At least three area concerts this Sunday, Sept. 11, pay tribute to the international tragedy from 10 years earlier. First comes mezzo-soprano Denyce Graves and gay baritone James E. Laws, Jr. performing with the joint choirs of St. Stephens Episcopal Church and the Unitarian Church of Fairfax, along with accompanist Mark Vogel, performing music by Dr. Marvin Curtis, who will conduct. WJLA-TV reporter Sam Ford hosts this concert, which commemorates 9/11 and is also a benefit honoring 25 years of the AIDS-supporting Damien Ministries. Sunday, Sept. 11 at 4 p.m. The New York Avenue Presbyterian Church, 1313 New York Ave. NW. Tickets are $25. Call 202-526-3020 or visit damienministries.org.
Stefan Willich will lead the World Doctors Orchestra, consisting of practicing physicians from around the world dedicated to peace, along with violinist Tamaki Kawakubo in a performance of Mahler's Symphony No. 2 with the National Philharmonic Chorale, led by Stan Engebretson and featuring soprano Jeanine De Bique and mezzo-soprano Jennifer Johnson Cano. The performance benefits Whitman-Walker Health. (Read a feature with one of the orchestra's local proponents, Dr. Joel Ang, here.) Sunday, Sept. 11, at 7 p.m. Music Center at Strathmore, 5301 Tuckerman Lane, North Bethesda. Tickets are $25 to $75. Call 301-581-5100 or visit strathmore.org.
University of Maryland students and faculty commemorate the 10th anniversary of 9/11 with readings and musical selections. Edward Maclary conducts the UMD Symphony Ochestra and the UMD Concert Choir in a performance of, among other works, Mozart's last composition, left unfinished, the Requiem Mass in D Minor. Sunday, Sept. 11, at 7:30 p.m. Clarice Smith Performing Arts Center's Dekelboum Concert Hall, University of Maryland, University Boulevard and Stadium Drive. College Park. Tickets are free but reservations required. Call 301-405-ARTS or visit claricesmithcenter.umd.edu.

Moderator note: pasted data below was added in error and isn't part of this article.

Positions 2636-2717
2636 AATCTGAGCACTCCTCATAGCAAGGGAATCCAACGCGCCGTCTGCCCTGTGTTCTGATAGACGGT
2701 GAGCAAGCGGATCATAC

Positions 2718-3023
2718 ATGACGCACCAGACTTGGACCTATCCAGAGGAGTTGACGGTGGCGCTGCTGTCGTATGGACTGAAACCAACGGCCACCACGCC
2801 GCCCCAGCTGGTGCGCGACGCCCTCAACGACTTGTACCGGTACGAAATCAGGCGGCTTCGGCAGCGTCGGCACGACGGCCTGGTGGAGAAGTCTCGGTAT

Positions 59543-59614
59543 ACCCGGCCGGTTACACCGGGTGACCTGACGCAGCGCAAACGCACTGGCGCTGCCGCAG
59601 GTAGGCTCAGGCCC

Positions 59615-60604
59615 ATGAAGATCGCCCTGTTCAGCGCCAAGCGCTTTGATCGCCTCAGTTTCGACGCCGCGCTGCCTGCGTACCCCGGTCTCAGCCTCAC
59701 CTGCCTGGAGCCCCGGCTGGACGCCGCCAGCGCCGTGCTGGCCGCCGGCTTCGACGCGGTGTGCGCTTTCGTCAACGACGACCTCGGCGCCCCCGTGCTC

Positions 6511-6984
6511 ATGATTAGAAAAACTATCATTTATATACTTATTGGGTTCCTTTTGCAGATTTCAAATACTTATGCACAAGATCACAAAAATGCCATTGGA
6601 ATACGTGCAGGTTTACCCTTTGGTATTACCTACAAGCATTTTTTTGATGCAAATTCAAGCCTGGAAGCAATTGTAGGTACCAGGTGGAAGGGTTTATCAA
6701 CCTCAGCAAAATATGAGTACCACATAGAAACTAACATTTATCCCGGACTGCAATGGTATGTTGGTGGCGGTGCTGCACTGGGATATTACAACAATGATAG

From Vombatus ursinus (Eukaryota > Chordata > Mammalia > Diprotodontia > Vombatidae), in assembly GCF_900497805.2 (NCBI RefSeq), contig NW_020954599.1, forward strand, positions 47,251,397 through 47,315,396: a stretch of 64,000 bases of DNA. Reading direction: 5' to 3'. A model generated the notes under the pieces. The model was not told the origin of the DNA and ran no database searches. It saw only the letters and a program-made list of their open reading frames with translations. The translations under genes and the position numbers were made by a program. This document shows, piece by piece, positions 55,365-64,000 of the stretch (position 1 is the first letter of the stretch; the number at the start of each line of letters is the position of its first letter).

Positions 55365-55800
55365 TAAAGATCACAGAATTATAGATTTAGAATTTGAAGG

At least two museums in D.C. are commemorating the 10th anniversary of Sept. 11 this weekend. The Smithsonian's National Museum of American History's "Remembrance and Reflection" offers more than 50 objects recovered from the three sites attacked that day -- New York's World Trade Center, the Pentagon and Shanksville, Penn. -- as well as acquisitions that relate to how American lives have changed since. The artifacts will be displayed on open tables, not behind cases, and with short labels, not full descriptions, intended to give a more up close and personal view and trigger a museum-goer's memories. Runs until Sunday, Sept. 11, National Museum of American History, 14th St. and Constitution Ave. NW. Call 202-633-1000 or visit americanhistory.si.edu.
Meanwhile, this weekend admission to the Newseum will be free for only the second time in its three-year history, allowing the public to see the first permanent museum exhibit devoted to the attacks (tickets are required). The Newseum's "9/11 Gallery" includes a few artifacts from each area attacked plus an 11-minute video about the journalists who covered the attack and a display of newspaper front pages from around the globe the day after. In addition, the Newseum's FBI exhibit has been expanded to include details about the agency's role in fighting terrorism. As of press time, Saturday, Sept. 10, is sold out and only a few tickets remain for Sunday, Sept. 11, to the Newseum, 555 Pennsylvania Ave. NW. Call 888-NEWSEUM or visit newseum.org.Readings and Discussions
At least two local venues will offer free readings and discussions with authors and other experts focused on how 9/11 has changed our world and society. Politics and Prose offers two: A reading Saturday, Sept. 10, at 6 p.m., by Eric Schmitt and Thom Shanker, New York Times security correspondents and authors of Counterstrike: The Untold Story of America's Secret Campaign Against Al Qaeda; and a panel discussion Tuesday, Sept. 13, at 7 p.m., with authors Robin Wright and Steve Coll (both formerly noted Washington Post staffers), Harvard-affiliated Olga Grushin and Virginia Quarterly Review contributor Elliott Woods. This discussion is co-presented with the British literary periodical Granta and based on Granta 116: Ten Years Later, which explores the view of 9/11 from as far away as Tunisia, North Korea and Somalia. Politics and Prose, 5015 Connecticut Ave. NW. Call 202-364-1919 or visit politics-prose.com.
Meanwhile, the 14th Street location of Busboys & Poets offers a discussion Monday, Sept. 12, at 12:30 p.m., with liberal Ralph Nader, conservative Bruce Fein and former FBI agent Mike German. Busboys & Poets, 2021 14th St. NW. Call 202-387-POET or visit busboysandpoets.com.
Photo: Dr. Joel Ang of the World Doctors Orchestra photographed for Metro Weekly by Julian Vankim